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There will never be another Octavia Butler. But she is a great influence on my own work. She

showed me that what I was doing was possible and publishable. I just want to be

“Nnedi the Tall Nigerian American Woman who Writes that Weird Stuff.”

 

 

Books by Nnedi Okorafor

 

Long Juju Man / Zahrah the Windseeker The Shadow Speaker  / Who Fears Death

 

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Nnedi Okorafor Interview

 By Charles Tan

 

Charles Tan: Thanks for giving me the opportunity to conduct an interview. First off, this is embarrassing for me but how do you pronounce your name?

Nnedi Okorafor: No worries. I keep the phonetic spelling of my name on file in my computer for just this question (which I get all the time J): Neh-dee (Nnedi) Oh-core-ra-for (Okorafor) Mm-bah-chew (Mbachu).

Charles Tan: Is there a story behind the name Nnedi?

Nnedi Okorafor: My full name is Nnedimma Nkemdili Okorafor-Mbachu. Imagine if I put that on my books. Talk about scaring people away. Ha ha. “Nnedimma” means “Mother is good.” Nnedi means “Mother is”. Apparently when I was born I came out looking exactly like my grandmother.

Charles Tan: What kind of research did you have to do for The Shadow Speaker?

Nnedi Okorafor: Plenty. But for different things. I did a lot of research on the Sahara Desert, the Wodaabe people of Niger, the Hausa people of Nigeria and Niger, various forms of Islam, the Aïr Mountains, the country of Niger, a lot of scientific stuff (especially for the capture station), etc. I did a lot of scientific research, mainly involving creatures. The many creatures of my stories are usually based on creatures that I’ve personally encountered or that I have read about.

Charles Tan: Can you share with us your experience with paralysis?

Nnedi Okorafor: I’ve always been very athletic. I was always the kid who was chosen first during playground games. Both my parents were athletes, my three siblings were all athletes.

From the age of nine I focused on the sport of tennis. All through grade school and high school, I played semi-pro tennis. I also was exceptionally good in track and field. Up to the age of 19, my life revolved around two things—sports and books (reading them).

Starting at the age of 12, I developed scoliosis that progressively grew worse as I grew up. When I was 19, after my first year of college (I was on the tennis team), I learned I had to have spinal surgery or I’d definitely be severally crippled by the age of 25. There was a one percent chance of paralysis. Which gamble would you make? Yeah, even today, I’d still choose the surgery option.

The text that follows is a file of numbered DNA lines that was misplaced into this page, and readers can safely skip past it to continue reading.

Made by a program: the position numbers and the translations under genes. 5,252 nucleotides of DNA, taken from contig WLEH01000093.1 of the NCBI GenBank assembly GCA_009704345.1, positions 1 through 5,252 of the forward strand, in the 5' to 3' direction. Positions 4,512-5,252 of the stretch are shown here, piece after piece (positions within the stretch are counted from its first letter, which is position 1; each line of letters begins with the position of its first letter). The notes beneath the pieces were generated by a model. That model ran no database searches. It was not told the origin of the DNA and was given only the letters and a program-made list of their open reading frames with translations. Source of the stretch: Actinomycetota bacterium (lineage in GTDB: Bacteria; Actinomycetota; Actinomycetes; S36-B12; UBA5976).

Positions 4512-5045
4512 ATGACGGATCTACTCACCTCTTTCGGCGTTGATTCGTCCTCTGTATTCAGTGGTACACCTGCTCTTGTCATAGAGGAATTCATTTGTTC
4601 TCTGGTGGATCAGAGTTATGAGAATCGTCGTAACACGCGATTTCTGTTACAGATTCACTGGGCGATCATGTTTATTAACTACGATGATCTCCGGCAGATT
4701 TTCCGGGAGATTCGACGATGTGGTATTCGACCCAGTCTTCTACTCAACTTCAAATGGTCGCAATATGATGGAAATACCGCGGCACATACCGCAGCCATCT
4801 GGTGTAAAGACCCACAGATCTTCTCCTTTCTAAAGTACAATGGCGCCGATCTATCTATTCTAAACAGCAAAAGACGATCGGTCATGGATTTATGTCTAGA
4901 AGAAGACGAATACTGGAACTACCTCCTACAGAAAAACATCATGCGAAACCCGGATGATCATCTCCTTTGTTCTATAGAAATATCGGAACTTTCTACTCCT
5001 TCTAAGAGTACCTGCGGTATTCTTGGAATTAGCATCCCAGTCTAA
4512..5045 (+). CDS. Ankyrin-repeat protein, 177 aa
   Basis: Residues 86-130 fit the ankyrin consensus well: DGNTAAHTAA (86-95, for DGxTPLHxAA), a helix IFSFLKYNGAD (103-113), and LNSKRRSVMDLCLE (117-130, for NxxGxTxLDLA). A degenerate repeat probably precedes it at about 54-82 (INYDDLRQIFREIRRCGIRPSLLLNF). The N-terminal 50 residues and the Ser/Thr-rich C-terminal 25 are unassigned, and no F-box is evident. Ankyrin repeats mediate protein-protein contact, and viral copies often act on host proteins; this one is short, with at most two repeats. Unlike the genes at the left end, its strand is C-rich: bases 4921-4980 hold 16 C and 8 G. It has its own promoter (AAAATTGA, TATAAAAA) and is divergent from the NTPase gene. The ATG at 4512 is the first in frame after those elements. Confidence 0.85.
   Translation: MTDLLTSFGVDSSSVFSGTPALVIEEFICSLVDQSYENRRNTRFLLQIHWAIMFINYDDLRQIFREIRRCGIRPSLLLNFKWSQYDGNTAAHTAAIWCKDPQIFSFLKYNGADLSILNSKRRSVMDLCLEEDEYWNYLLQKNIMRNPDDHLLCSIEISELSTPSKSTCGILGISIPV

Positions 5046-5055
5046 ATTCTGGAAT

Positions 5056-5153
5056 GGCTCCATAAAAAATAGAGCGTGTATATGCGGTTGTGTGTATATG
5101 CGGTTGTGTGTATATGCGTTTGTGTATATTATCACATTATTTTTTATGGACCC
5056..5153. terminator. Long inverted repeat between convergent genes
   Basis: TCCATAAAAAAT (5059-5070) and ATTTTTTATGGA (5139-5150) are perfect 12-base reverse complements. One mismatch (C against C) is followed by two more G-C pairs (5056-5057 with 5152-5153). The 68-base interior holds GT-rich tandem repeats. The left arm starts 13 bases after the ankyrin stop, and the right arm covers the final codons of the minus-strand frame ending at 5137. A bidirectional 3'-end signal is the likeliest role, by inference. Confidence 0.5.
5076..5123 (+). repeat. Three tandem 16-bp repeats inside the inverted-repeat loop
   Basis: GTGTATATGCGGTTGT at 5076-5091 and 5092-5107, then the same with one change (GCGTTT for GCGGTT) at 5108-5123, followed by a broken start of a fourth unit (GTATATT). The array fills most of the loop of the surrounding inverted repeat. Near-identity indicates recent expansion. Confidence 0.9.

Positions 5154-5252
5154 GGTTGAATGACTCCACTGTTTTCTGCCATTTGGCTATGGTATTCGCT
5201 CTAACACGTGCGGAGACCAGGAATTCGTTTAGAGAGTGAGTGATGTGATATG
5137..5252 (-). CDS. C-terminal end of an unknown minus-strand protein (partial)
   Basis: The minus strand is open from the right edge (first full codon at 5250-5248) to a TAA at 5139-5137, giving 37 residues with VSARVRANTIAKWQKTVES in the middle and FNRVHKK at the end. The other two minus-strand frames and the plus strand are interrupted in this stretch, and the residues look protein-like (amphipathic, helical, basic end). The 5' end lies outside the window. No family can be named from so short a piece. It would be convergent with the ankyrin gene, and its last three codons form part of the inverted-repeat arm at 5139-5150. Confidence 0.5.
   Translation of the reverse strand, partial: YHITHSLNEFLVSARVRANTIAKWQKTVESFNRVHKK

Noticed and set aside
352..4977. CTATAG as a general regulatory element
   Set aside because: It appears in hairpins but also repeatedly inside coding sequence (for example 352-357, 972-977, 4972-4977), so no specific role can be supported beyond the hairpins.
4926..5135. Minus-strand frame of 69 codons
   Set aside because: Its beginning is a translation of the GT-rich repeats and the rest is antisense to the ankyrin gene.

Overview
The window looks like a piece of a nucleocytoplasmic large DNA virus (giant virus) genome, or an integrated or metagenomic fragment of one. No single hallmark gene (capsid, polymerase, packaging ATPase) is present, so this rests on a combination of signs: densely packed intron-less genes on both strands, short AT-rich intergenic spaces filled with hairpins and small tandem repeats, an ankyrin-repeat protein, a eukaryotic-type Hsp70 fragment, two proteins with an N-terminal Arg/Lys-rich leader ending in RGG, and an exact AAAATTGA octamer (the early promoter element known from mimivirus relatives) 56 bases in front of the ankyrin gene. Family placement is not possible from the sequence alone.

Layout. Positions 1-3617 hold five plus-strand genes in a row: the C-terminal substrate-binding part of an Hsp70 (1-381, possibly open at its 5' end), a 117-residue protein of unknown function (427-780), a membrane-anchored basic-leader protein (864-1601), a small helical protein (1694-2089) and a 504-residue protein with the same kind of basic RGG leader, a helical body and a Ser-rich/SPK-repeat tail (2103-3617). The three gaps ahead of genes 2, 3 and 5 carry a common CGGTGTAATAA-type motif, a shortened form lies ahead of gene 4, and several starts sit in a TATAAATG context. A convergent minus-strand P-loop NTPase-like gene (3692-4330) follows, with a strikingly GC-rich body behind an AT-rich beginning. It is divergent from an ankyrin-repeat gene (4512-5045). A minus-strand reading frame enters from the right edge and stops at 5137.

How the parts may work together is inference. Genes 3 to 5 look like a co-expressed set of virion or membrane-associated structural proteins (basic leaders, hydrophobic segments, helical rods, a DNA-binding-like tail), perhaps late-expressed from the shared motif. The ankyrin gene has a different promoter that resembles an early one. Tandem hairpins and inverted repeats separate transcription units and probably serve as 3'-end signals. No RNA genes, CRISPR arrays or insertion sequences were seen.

May 18th. I went into the hospital walking and woke up a day later paralyzed from the waist down. I spent the rest of that summer learning to walk. I returned to school using a cane. It was awful.

However, this incident also made me turn inward for a while. It also forced me to give up sports. Though all my strength remained, I’d lost my agility and my balance was terrible. You can still knock me down pretty easily.

So, I had a tragic sense of loss, hints of rage, a creative mind, and a lot of unspent energy. The conditions were right for the discovery of fiction writing. I discovered it that very semester when, upon a friend’s advice, I took a creative writing class. The rest is history.

Charles Tan: Did it have any impact on your writing?

Nnedi Okorafor: My experience with paralysis IS why I started writing.

One thing I took from the experience was a sense of urgency. I basically had one great talent snatched from me and then another took its place. I remain plagued by a need to write as much as I can before this gift gets snatched from me, too. It’s part of why I write so much and so fast.

Secondly, what I learned from sports, what is a large part of why I was able to walk again, was a very strong sense of discipline. I use that same discipline when I write novels. It’s another reason why I write so fast.

Lastly, being paralyzed forced me to disregard the physical for a while and travel inward. That’s where I found much of the weird stuff you find in my work. That’s where I discovered the storyteller within. Friends of mine say that the whole paralysis thing was fate. Maybe, but it still sucked.

Charles Tan: When did you decide to pursue writing seriously?

Nnedi Okorafor: It was more of a gradual thing. After my first creative writing class, I didn’t stop writing. I just fell in love with it. I started knitting novel and I didn’t even know it. I had no intention of getting published. It was purely for the love of story. I did this type of continual writing for about five years. I wrote three novels. Then somewhere along the line I started getting short stories published. When I wrote my fourth novel, I started thinking about getting it published. I think when I got my first agent, I realized that I was writing seriously.

Charles Tan: What is it about fantasy or science fiction that attracted you as a reader? As a writer?

Nnedi Okorafor: I see the world as a magical place. I believe that was why I was attracted to fantasy and science fiction as both a reader and a writer. This kind of literature also seemed to address issues of otherness in ways that really resonated with me.